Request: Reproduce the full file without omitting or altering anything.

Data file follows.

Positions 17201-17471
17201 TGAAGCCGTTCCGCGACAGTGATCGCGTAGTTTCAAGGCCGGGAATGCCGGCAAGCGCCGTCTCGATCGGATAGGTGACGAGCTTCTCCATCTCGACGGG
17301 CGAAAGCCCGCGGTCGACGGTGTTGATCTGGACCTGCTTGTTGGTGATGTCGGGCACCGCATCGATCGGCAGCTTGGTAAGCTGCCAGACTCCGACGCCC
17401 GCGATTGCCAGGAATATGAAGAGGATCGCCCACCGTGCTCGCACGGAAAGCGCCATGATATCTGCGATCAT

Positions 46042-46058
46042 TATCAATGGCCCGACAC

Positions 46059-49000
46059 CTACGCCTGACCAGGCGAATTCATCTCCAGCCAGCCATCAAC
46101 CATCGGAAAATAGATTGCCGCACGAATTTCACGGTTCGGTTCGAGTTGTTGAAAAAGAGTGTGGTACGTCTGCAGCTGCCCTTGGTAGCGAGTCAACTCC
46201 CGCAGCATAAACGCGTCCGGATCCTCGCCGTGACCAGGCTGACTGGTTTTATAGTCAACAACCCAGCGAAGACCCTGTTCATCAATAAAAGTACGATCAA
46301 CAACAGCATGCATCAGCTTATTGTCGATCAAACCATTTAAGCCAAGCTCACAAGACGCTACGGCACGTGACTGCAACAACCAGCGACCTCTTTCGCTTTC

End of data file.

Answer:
Positions 17201-17471
17201 TGAAGCCGTTCCGCGACAGTGATCGCGTAGTTTCAAGGCCGGGAATGCCGGCAAGCGCCGTCTCGATCGGATAGGTGACGAGCTTCTCCATCTCGACGGG
17301 CGAAAGCCCGCGGTCGACGGTGTTGATCTGGACCTGCTTGTTGGTGATGTCGGGCACCGCATCGATCGGCAGCTTGGTAAGCTGCCAGACTCCGACGCCC
17401 GCGATTGCCAGGAATATGAAGAGGATCGCCCACCGTGCTCGCACGGAAAGCGCCATGATATCTGCGATCAT

Positions 46042-46058
46042 TATCAATGGCCCGACAC

Positions 46059-49000
46059 CTACGCCTGACCAGGCGAATTCATCTCCAGCCAGCCATCAAC
46101 CATCGGAAAATAGATTGCCGCACGAATTTCACGGTTCGGTTCGAGTTGTTGAAAAAGAGTGTGGTACGTCTGCAGCTGCCCTTGGTAGCGAGTCAACTCC
46201 CGCAGCATAAACGCGTCCGGATCCTCGCCGTGACCAGGCTGACTGGTTTTATAGTCAACAACCCAGCGAAGACCCTGTTCATCAATAAAAGTACGATCAA
46301 CAACAGCATGCATCAGCTTATTGTCGATCAAACCATTTAAGCCAAGCTCACAAGACGCTACGGCACGTGACTGCAACAACCAGCGACCTCTTTCGCTTTC